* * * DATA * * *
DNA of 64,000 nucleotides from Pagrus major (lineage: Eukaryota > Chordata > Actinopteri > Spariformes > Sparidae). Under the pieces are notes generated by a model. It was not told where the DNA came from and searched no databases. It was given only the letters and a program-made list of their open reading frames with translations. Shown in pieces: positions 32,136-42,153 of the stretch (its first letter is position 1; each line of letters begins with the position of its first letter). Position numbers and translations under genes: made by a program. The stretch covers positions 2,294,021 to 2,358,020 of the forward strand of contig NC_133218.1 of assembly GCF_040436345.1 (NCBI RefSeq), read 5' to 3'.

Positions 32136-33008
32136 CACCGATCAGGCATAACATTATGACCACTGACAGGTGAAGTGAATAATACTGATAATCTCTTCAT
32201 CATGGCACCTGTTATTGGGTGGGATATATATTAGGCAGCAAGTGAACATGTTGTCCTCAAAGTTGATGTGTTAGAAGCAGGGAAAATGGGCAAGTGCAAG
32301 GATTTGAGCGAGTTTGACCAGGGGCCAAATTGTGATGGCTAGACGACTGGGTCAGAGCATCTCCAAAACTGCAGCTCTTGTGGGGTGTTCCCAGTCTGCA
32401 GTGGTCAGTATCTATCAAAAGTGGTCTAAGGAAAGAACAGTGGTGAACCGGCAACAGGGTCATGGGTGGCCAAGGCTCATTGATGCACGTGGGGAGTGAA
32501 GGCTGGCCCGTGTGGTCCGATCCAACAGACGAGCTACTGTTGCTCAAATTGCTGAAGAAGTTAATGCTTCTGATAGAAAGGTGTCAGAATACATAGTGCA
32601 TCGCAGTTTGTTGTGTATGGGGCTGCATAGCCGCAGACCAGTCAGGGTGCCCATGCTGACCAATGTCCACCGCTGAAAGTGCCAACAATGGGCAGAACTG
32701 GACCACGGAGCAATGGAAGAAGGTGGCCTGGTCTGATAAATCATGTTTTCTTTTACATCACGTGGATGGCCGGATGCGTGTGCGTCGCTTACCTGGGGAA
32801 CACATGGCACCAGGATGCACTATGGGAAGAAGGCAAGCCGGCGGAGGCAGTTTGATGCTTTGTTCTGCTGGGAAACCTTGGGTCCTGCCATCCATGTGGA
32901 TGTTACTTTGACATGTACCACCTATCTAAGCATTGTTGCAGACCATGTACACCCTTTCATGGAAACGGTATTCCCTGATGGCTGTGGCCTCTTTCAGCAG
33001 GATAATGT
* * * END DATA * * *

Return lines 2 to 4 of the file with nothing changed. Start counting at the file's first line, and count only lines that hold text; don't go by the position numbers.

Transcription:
Positions 32136-33008
32136 CACCGATCAGGCATAACATTATGACCACTGACAGGTGAAGTGAATAATACTGATAATCTCTTCAT
32201 CATGGCACCTGTTATTGGGTGGGATATATATTAGGCAGCAAGTGAACATGTTGTCCTCAAAGTTGATGTGTTAGAAGCAGGGAAAATGGGCAAGTGCAAG